Routines will be your best friend.
Most puppies are eager to learn and thrive under consistent routines. This helps them understand where their space is, when to eat, and (most importantly) when/where the appropriate place to do their business is. Establishing rules early to set up a consistent structure that will help them thrive in their training. They'll adapt to their surroundings faster, pick up on proper behaviors more easily, and bond with you better.

There are four critical factors to structuring a balanced routine for your pup, including:

  • Mealtimes: Young puppies eat about three times a day. Put your puppy on a regular feeding schedule and stick to it. What goes in on a regular schedule will come out on a regular schedule (making potty training much easier for you).
  • Potty time: Every time your puppy eats, drinks, wakes up, plays, or even sniffs around the room, give them a potty break. Take them to their designated potty area and reward them immediately when they "go."
  • Playtime: Playing with your puppy provides them with two important things they need – exercise and interaction with you. Playing with toys, engaging in mental stimulation with puzzles, and running in the yard are great ways to achieve both.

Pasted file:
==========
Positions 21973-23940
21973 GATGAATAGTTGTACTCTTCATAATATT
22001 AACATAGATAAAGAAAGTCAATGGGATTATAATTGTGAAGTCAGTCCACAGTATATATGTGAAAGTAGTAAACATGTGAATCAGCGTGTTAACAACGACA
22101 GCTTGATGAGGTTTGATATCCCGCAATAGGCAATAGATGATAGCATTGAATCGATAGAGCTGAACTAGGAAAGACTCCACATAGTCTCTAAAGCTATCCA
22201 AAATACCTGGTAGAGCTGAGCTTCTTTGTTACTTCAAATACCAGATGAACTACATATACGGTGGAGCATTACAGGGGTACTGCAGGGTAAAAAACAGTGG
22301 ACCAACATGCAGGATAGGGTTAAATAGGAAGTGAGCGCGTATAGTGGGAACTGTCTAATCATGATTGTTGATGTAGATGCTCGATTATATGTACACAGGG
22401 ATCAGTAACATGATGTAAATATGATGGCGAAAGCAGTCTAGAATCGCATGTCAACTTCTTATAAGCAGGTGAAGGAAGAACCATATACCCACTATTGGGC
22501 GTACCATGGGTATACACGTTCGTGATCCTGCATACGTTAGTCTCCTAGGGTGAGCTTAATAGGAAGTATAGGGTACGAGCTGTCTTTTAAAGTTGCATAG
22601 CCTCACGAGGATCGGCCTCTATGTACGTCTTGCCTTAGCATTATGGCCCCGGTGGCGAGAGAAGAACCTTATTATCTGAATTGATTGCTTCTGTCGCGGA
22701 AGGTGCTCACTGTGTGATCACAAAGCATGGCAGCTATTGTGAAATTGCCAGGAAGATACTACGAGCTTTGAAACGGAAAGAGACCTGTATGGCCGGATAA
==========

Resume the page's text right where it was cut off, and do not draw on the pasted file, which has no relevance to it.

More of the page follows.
• Sleepy time: Say it with us: a sleepy puppy is a happy puppy. It's estimated that puppies will sleep 16 – 18 hours a day. Plan on many, many naps. Create an area in a quiet part of your house for sleep and set a bedtime for your puppy to help them get used to their space and routine.

Consider professional training.
There are so many benefits to properly training your dog. It builds their confidence and trust, provides mental stimulation, and strengthens the bonds between you and your dog. Training is a core foundation of responsible pet ownership that will help you and your dog live a full and happy life together. But let's be honest, proper training can be overwhelming. It takes time, dedication, and consistency. So, is a professional trainer the right choice? Getting help from an outside source can provide a lifetime of benefits for both you and your dog. Here's a list of perks you can get from professional training.

    Benefits of group training

  • Great socialization. When you enroll in a group training class, your puppy will be exposed to other dogs more. They'll get an opportunity to properly interact with other dogs and learn how to listen to you when meeting new friends.
  • Teaches them how to deal with distractions. Group classes challenge your dog must learn around other dogs. Learning new skills while dealing with distractions will teach your dog to tune out all the noise and focus on you.